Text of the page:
CAIRO (AP) - Trading on Egypt's stock market was suspended for 30 minutes Thursday after it plunged by over 5 percent within minutes of its opening, marking the second consecutive day of steep declines as investors looked to unload shares after the market's nearly two month closure.
Wednesday marked the market's first trading day since almost two months since it was shuttered on Jan. 27 amid mounting mass protests that eventually ousted former President Hosni Mubarak. Prior to its January closure, the market had lost over 16 percent in two consecutive trading days, reflecting investor fears about the descent into apparent chaos of a country once viewed as the most stable in the Arab world.
On Thursday, the Egyptian Exchange's benchmark EGX30 index was down 6.76 percent, at 4,795 points, according to data on the exchange's Web site. The drop came after the index plunged 8.9 percent on Wednesday, bringing its year-to-date losses to nearly 28 percent.
"We barely had time to work," said Khaled Naga, a floor trader with Mega Investments, adding however that investors seemed more optimistic than the previous day when trading was suspended just 16 seconds into the opening session.
Trading was to resume around 11 a.m. Thursday, according to a statement sent by the exchange.
The exchange's reopening was repeatedly delayed as officials set in place a host of new measures they hoped would allay investor fears and lead to a smooth restart. Among those was the establishment of "circuit-breakers" designed to calm the market. Trading would be suspended for 30 minutes if the broader EGX100 index moves by more than 5 percent and prices would be frozen for the day if it moves 10 percent.
Analysts expected that foreign investors would continue the sell-off from the prior day, leading to a cash flight that would further undercut the nation's economy.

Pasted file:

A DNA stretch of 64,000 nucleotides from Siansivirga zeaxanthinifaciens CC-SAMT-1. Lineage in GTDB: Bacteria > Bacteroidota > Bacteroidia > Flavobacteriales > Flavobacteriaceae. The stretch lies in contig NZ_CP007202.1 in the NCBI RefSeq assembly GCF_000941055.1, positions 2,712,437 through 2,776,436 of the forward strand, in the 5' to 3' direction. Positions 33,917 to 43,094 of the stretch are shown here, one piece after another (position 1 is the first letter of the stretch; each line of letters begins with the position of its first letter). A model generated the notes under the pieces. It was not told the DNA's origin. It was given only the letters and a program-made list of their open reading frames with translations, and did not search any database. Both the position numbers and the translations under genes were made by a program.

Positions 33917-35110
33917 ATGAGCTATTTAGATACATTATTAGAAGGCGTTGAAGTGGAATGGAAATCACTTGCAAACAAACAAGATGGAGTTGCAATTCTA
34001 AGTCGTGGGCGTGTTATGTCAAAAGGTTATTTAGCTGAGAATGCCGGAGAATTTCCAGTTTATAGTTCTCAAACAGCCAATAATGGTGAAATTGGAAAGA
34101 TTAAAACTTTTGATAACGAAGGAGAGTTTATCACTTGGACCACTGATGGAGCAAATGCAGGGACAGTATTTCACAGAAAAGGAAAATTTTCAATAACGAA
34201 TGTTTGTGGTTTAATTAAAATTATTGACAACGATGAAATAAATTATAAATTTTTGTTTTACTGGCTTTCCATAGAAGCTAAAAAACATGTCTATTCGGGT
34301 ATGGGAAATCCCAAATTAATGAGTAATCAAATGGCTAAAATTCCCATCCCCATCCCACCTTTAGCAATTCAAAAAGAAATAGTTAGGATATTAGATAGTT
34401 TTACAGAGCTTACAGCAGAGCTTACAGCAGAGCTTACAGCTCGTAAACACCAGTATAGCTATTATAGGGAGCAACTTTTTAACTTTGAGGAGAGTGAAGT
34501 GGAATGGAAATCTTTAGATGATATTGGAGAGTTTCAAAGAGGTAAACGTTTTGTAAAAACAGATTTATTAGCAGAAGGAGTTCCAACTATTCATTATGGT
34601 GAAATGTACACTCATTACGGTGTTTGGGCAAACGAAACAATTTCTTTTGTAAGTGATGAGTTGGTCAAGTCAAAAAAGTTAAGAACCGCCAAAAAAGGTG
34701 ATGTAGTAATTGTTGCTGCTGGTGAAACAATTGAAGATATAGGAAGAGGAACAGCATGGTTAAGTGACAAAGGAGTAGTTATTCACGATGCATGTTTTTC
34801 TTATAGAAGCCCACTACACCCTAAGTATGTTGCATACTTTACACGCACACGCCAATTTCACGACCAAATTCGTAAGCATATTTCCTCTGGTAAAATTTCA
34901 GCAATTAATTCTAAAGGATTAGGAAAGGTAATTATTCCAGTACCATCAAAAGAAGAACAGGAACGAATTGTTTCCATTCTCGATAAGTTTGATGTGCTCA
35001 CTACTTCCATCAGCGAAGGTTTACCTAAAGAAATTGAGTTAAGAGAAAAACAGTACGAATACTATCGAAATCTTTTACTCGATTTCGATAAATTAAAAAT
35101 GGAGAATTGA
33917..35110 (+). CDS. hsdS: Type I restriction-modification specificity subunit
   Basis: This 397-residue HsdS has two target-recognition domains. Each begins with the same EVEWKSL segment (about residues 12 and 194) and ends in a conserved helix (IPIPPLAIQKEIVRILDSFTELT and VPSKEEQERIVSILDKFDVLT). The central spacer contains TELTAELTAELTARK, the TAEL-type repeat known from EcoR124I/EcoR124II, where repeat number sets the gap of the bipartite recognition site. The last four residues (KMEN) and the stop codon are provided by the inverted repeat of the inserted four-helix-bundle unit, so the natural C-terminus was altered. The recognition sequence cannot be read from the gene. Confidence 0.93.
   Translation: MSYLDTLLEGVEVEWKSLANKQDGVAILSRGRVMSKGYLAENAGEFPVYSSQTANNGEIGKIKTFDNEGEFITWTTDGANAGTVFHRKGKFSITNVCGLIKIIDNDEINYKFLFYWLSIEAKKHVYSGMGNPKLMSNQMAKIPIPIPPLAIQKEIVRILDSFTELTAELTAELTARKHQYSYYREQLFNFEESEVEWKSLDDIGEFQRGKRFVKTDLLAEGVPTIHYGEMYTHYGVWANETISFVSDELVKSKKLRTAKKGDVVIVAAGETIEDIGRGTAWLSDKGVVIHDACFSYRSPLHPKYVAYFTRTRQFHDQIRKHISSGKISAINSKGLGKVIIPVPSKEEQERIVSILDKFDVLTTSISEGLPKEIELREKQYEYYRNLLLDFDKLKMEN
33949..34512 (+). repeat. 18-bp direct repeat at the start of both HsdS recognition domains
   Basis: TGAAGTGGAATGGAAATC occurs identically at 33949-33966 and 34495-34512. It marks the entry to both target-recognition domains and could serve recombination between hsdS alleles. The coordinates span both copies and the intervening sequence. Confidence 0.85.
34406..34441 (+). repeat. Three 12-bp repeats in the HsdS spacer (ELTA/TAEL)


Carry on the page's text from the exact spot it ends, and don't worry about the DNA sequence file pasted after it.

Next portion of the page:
Broader concerns about the market, along with general unease about direction of the country, have pressured the Egyptian pound. On Thursday, the currency continued to inch closer to the 6 pounds per U.S. dollar mark, and was listed at 5.959 on forex Web site, Xe.com.
Traders said the only sector that appeared to be faring well early Thursday was the cement sector - a sector they said was not particularly representative of the market or the economy.
"Step by step, the market will improve," said Naga. "I think the stability will surface next week."
Most blue chip stocks took sharp hits on Wednesday, trading at or near their limit down of 10 percent. Among them was Orascom Construction Industries.
The Egyptian Exchange said several of the 46 companies who shares had been suspended from trading on Wednesday were to trade Thursday. The suspension came as the companies either had failed to comply with requests for full financial disclosure or had submitted incomplete information.
Exchange officials had asked companies to come forward with information about the holdings of former regime officials and wealthy businessmen who are either being investigated for alleged wrongdoing or have had their assets frozen.